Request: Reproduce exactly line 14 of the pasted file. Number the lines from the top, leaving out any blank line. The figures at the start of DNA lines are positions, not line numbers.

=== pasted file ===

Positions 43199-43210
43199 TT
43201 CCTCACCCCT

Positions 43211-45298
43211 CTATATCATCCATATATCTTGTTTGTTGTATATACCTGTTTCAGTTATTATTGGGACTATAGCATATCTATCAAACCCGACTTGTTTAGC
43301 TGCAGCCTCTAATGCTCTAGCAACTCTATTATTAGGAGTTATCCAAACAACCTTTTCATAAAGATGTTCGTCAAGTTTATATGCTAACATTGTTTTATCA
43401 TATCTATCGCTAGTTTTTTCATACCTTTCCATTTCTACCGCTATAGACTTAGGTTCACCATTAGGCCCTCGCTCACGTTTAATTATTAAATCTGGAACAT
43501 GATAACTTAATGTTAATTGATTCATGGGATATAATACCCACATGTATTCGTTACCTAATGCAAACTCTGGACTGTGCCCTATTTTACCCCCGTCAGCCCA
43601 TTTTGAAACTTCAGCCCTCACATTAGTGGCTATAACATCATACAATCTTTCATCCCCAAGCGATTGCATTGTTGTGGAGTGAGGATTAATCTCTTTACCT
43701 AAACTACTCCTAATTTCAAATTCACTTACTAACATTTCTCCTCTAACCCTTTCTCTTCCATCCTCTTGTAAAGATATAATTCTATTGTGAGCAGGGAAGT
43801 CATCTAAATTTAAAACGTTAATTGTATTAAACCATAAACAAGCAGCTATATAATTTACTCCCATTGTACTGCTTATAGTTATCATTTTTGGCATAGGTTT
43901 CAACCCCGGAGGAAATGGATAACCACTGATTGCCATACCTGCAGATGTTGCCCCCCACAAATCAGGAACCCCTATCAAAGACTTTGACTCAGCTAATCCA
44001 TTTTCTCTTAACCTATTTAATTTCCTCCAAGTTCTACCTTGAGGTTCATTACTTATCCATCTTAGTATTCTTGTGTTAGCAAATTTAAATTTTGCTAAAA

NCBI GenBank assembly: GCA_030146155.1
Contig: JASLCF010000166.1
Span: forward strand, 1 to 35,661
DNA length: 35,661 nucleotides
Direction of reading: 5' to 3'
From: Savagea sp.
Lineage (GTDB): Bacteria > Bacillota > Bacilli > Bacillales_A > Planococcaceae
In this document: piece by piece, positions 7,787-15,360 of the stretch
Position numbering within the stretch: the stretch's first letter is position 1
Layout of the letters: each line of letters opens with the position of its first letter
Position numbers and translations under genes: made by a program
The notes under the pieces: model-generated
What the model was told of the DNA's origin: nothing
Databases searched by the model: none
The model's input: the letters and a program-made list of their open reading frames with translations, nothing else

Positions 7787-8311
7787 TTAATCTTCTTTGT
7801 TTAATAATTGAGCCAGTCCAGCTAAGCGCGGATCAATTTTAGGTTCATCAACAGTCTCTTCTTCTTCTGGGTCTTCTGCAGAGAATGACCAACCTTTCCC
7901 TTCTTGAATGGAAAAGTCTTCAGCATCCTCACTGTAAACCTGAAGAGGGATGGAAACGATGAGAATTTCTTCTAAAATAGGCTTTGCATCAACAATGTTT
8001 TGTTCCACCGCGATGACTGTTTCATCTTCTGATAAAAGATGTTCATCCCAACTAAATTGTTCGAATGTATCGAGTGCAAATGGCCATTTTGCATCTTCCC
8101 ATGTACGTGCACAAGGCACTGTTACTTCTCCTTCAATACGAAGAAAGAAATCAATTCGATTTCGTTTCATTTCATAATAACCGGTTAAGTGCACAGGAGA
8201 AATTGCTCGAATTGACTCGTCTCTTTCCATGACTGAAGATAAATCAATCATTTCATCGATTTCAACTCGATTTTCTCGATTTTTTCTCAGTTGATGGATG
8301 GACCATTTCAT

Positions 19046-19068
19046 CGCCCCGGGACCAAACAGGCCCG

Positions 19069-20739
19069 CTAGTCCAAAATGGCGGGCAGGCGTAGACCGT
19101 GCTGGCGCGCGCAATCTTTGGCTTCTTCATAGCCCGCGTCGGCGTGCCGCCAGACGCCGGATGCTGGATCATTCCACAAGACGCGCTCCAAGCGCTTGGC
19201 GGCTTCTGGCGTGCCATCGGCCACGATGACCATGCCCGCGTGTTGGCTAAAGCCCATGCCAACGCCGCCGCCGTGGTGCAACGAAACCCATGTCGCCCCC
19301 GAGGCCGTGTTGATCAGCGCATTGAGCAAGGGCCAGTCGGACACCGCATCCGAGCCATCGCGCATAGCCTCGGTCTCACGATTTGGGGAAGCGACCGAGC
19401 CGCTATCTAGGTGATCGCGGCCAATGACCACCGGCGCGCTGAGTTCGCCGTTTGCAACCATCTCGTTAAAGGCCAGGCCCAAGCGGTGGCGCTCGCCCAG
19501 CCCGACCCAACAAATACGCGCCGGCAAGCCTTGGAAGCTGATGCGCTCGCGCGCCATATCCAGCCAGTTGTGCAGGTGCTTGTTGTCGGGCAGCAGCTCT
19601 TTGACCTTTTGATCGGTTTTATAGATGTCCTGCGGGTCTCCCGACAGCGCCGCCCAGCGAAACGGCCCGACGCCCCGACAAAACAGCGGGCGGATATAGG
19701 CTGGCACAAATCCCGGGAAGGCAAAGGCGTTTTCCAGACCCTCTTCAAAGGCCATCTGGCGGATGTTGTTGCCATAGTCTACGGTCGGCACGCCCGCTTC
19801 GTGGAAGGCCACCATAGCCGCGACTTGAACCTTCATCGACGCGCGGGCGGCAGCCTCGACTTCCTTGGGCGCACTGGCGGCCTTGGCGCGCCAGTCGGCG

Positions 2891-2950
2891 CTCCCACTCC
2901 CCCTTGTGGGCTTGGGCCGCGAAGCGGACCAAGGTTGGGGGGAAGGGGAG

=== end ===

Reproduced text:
NCBI GenBank assembly: GCA_030146155.1